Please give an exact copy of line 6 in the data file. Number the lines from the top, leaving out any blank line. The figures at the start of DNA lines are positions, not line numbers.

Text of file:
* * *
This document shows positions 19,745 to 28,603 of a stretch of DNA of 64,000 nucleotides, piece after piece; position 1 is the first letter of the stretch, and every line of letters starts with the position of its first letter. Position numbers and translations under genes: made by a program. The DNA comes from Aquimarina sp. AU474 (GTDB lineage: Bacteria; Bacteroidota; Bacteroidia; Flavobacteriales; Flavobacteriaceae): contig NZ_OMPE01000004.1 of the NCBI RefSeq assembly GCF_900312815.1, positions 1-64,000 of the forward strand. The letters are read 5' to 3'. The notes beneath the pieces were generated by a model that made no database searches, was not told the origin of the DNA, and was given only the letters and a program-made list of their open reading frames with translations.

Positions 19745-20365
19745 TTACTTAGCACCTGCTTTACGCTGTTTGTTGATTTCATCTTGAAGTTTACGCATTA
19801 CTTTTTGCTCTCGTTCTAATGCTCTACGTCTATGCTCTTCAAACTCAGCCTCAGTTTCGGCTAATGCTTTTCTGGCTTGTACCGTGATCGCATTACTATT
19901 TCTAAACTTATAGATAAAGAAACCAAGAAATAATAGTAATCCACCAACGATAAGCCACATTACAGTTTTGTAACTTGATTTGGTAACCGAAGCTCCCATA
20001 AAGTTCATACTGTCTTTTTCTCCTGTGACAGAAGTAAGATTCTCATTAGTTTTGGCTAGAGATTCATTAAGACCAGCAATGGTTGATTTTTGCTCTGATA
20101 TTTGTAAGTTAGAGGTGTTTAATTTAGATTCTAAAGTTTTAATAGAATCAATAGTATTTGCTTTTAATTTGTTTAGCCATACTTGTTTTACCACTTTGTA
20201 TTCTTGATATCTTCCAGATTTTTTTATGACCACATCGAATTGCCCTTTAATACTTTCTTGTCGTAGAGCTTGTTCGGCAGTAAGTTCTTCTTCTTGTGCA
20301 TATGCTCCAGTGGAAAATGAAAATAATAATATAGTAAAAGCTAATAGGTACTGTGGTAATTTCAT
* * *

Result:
20001 AAGTTCATACTGTCTTTTTCTCCTGTGACAGAAGTAAGATTCTCATTAGTTTTGGCTAGAGATTCATTAAGACCAGCAATGGTTGATTTTTGCTCTGATA